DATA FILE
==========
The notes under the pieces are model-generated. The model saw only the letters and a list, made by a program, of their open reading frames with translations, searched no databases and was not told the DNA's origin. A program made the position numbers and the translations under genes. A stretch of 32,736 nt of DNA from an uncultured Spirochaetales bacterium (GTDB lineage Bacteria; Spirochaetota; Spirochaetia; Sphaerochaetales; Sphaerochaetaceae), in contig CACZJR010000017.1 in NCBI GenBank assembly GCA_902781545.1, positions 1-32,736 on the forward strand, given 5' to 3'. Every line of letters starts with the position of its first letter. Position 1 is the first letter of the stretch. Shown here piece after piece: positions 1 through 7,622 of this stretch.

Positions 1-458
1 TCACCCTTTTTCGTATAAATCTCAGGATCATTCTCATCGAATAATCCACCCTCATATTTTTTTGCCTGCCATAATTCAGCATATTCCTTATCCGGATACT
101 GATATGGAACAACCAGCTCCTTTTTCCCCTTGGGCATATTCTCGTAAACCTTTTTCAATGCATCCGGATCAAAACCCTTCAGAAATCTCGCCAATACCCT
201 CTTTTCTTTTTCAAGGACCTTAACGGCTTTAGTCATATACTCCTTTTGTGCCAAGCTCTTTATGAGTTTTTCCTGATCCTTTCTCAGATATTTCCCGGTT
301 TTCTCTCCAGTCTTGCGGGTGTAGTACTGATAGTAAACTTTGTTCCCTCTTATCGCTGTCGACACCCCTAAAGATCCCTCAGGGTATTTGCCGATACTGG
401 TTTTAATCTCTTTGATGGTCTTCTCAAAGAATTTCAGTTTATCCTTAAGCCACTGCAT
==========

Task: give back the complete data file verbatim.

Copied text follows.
The notes under the pieces are model-generated. The model saw only the letters and a list, made by a program, of their open reading frames with translations, searched no databases and was not told the DNA's origin. A program made the position numbers and the translations under genes. A stretch of 32,736 nt of DNA from an uncultured Spirochaetales bacterium (GTDB lineage Bacteria; Spirochaetota; Spirochaetia; Sphaerochaetales; Sphaerochaetaceae), in contig CACZJR010000017.1 in NCBI GenBank assembly GCA_902781545.1, positions 1-32,736 on the forward strand, given 5' to 3'. Every line of letters starts with the position of its first letter. Position 1 is the first letter of the stretch. Shown here piece after piece: positions 1 through 7,622 of this stretch.

Positions 1-458
1 TCACCCTTTTTCGTATAAATCTCAGGATCATTCTCATCGAATAATCCACCCTCATATTTTTTTGCCTGCCATAATTCAGCATATTCCTTATCCGGATACT
101 GATATGGAACAACCAGCTCCTTTTTCCCCTTGGGCATATTCTCGTAAACCTTTTTCAATGCATCCGGATCAAAACCCTTCAGAAATCTCGCCAATACCCT
201 CTTTTCTTTTTCAAGGACCTTAACGGCTTTAGTCATATACTCCTTTTGTGCCAAGCTCTTTATGAGTTTTTCCTGATCCTTTCTCAGATATTTCCCGGTT
301 TTCTCTCCAGTCTTGCGGGTGTAGTACTGATAGTAAACTTTGTTCCCTCTTATCGCTGTCGACACCCCTAAAGATCCCTCAGGGTATTTGCCGATACTGG
401 TTTTAATCTCTTTGATGGTCTTCTCAAAGAATTTCAGTTTATCCTTAAGCCACTGCAT